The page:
• Testosterone and dopamine are related (in males and females) – when testosterone goes up, dopamine goes up, and vice versa
  • Corticosteroids like cortisol are related to epinephrine – when cortisol goes up, epinephrine goes up
  • When oxytocin or prolactin go up – levels of serotonin go up
  • Getting sunlight on the skin (as much skin as possible/appropriate) each day increases testosterone, estrogen, libido, and feelings of well-being via dopamine & serotonin


  • “Dopamine is not about pleasure, it’s about motivation, craving, and pursuit for goals or things outside our immediate experience or possession.” – Dr. Andrew Huberman
  • When elevated above baseline, dopamine increases mental & physical motivation, drive, and focus
  • For a full dive on dopamine, check out Huberman’s previous episode: Dopamine, Mindset & Drive


  • Epinephrine is released in the brain & body and is responsible for generating energy
  • When epinephrine is high we can’t shut down thinking, or want to move; when epinephrine is low, energy is low
  • Epinephrine is manufactured from dopamine
  • Epinephrine activates our immune system, contrary to popular belief that stress inhibits our immune system


  • Serotonin creates states of content, satiety, relaxation, soothing, and relief from pain
  • When serotonin is high: people experience reduced appetite, libido, drive
  • When serotonin is low: people exhibit agitation and high levels of stress
  •  When we leverage serotonin, we’re increasing circuits that make us relaxed and happy and decreasing neural circuits that put us in pursuit of things we don’t have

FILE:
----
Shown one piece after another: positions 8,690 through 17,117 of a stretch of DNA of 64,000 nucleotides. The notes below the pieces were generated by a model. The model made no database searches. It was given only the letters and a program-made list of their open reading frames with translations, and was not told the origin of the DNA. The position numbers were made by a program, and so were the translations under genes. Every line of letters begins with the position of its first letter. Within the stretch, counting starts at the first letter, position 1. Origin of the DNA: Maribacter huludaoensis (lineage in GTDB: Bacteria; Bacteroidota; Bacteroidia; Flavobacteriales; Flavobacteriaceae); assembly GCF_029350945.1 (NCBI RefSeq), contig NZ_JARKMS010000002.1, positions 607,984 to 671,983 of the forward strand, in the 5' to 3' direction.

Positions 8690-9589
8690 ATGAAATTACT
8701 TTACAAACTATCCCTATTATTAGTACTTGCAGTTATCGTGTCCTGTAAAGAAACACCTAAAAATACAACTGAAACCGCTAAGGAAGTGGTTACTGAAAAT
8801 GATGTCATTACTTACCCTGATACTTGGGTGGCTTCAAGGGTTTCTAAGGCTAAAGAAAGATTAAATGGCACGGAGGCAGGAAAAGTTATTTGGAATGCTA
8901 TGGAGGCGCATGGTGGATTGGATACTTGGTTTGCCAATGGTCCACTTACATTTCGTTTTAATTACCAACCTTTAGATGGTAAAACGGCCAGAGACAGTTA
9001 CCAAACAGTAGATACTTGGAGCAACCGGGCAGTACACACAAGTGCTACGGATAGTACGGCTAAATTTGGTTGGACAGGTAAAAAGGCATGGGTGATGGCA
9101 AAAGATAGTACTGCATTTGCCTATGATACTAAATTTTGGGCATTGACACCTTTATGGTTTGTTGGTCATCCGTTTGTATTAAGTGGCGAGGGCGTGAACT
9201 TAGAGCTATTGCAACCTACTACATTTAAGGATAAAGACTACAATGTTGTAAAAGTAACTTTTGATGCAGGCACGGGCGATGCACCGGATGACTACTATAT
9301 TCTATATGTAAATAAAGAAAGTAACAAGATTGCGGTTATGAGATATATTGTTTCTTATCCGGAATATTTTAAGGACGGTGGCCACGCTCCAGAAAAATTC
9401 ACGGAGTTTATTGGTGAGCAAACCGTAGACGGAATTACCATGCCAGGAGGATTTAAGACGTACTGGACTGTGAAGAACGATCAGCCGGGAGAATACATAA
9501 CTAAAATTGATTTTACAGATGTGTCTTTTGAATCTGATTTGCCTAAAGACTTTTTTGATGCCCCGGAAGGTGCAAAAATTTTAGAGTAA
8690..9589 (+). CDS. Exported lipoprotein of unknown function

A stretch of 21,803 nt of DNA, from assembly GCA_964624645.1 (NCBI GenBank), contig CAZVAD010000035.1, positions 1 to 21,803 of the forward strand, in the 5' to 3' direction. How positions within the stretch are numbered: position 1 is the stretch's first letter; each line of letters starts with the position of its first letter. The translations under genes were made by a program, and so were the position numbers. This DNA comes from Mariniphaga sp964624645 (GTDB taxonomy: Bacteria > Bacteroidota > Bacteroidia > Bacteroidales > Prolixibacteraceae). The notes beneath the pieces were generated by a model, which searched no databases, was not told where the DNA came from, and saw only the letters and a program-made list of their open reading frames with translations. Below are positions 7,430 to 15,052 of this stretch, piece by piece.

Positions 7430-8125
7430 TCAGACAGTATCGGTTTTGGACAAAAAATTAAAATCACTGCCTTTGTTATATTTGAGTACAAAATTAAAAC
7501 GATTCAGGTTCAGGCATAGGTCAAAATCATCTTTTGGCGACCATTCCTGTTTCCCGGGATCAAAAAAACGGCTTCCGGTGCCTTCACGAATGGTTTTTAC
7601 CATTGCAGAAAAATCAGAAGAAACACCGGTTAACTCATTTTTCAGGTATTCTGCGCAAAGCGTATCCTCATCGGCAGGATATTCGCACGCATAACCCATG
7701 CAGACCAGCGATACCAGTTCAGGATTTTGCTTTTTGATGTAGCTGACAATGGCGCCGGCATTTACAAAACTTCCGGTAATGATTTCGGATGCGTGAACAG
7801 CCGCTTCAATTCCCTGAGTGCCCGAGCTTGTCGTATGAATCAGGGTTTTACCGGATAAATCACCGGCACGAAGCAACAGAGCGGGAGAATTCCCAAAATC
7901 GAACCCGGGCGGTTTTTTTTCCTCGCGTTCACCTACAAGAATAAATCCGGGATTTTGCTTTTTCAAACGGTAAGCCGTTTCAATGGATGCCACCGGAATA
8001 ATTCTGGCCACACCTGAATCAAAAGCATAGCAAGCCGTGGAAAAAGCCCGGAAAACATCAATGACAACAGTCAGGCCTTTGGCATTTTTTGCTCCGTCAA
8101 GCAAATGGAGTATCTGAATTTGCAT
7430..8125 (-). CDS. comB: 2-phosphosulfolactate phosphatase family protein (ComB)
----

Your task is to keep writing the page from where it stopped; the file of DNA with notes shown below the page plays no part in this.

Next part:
• A lot of treatments for depression and other mental health disorders involve increasing serotonin


  • Acetylcholine is powerful on its own and largely unsupported by the hormone system
  • Mainly associated with focus, particularly neuroplasticity (learning and processing new information) in calm states
  • When you increase acetylcholine in conjunction with attempts to learn, you will experience increased focus, more specific neural activity, and immediate and long-lasting changes in neural circuitry
  • The ability to focus relies on the ability to tap into and activate acetylcholine

Tools To Optimize Dopamine Receptors And Levels

  • Incorporate the natural tools to increase dopamine every day or almost every day
  • Tip #1 – sunlight: view the maximum amount of sunlight you can safely do to your eyes and skin within the first hour of waking  (choose a safe sunscreen if needed, check out this podcast for helpful info); if you wake up before the sun or in a climate there is no morning sun, turn on as many bright lights overhead as you can
  • Sunlight exposure increases dopamine receptors which enhances the effect of circulating dopamine
  • Avoid bright light in Phase III (17-24 hours after waking)! Exposure will impact melatonin and negatively impact dopamine levels that night and the next day
  • Tip #2 – caffeine: regular ingestion of safe levels of caffeine (150g-400g) increases the number of dopamine receptors – but don’t drink caffeine past 2-3 pm
  • Try to push caffeine 90-120 minutes after waking to avoid an afternoon crash
  • Tip #3 – tyrosine: consume tyrosine-rich foods (meat, parmesan cheese, certain vegetables) to increase dopamine receptors